FALL IS THE TIME TO PLANT PEONIES

The cooler days of early fall is the best time of year to plant peonies.
Peonies are long lived perennials and so it is worth the effort to prepare the site well before you plant.
Peonies prefer a sunny, well-dranied site. Dig a hole larger than the root and amend the soil with compost or bonemeal.
The crown buds of herbaceous peonies should be no more than 2 inches below the surface of the soil. If planted too deep, they may not flower for several years. If you mulch your garden, do not put mulch over the crown.
Once your peonies are mature, it is a good idea to cut the foliage off in mid-September/October and remove it from the garden to prevent the spreading of any disease or fungus.
I am embarrassed to admit that I do little to deserve the beautiful peonies that grow in my garden. A generous helping of mulch and an application standard fertilizer seems to prompt repayment well beyond what is owed for such a minimal amount of effort.
I don't even stake the big floppy blooms. When they droop with the weight of early summer rains, I ruthlessly cut them instead. I bring the flowers inside, fill many wide mouthed vases and shamelessly enjoy the very subtle fragrance drifts up from each cluster of flowers.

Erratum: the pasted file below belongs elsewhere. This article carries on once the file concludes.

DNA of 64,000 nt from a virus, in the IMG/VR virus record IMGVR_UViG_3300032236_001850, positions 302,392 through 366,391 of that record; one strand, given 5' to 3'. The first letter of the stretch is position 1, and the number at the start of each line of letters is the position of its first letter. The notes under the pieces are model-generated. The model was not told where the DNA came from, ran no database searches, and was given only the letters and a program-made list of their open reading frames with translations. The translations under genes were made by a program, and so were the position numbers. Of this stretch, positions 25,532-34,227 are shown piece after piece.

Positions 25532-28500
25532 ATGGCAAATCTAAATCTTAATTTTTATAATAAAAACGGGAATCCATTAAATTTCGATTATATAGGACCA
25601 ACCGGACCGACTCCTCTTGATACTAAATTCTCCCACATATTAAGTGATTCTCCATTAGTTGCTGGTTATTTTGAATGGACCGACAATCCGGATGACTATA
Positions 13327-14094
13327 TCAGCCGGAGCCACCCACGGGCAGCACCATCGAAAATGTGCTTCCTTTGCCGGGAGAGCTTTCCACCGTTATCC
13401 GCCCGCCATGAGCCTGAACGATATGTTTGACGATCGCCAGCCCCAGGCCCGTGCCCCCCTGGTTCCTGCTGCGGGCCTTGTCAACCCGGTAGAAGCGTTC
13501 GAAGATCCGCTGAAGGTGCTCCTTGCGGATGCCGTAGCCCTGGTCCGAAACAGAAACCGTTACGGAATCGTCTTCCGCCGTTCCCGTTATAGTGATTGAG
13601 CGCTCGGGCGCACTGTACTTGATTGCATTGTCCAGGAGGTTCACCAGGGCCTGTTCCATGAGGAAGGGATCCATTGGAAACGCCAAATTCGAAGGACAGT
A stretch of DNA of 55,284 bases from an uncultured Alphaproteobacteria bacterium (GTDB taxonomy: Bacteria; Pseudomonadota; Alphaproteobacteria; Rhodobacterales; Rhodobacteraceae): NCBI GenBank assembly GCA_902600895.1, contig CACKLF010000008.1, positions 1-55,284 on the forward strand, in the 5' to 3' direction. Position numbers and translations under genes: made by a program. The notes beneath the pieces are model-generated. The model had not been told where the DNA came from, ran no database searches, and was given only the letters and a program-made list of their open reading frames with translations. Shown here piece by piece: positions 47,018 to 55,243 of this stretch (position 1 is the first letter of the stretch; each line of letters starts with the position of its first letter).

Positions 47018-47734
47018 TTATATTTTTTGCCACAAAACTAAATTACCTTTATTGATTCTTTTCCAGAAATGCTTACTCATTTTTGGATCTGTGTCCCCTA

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1 question
  • Karin Rapp
    Karin Rapp
    on Jul 21, 2016

    are there peony plats for Arizona

    • Three Dogs in a Garden
      Three Dogs in a Garden
      on Jul 21, 2016

      Sadly, I don't think peonies would like the summer heat in Arizona and they also require a winter rest period where temperatures are below freezing for 30 days. If there are any Hometalkers out there that have had luck with peonies in Arizona, please weigh in.

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3 of 75 comments
  • Maria Celeste Ribeiro
    Maria Celeste Ribeiro
    on Oct 7, 2015

    Beautiful!!!

  • Gcirelli65
    Gcirelli65
    on Apr 24, 2016

    I have peonies for years that never get any flowers just pretty green stalkss

    • Three Dogs in a Garden
      Three Dogs in a Garden
      on Apr 24, 2016

      Several things could be going wrong. Before you try anything drastic, I'd give them a good to dressing of some compost. Perhaps all they need is a good feed. If that doesn't work, I'd move them in the fall. They need full sun to bloom well. Also be careful not to plant them too deep. See my hints in the post about planting peonies.

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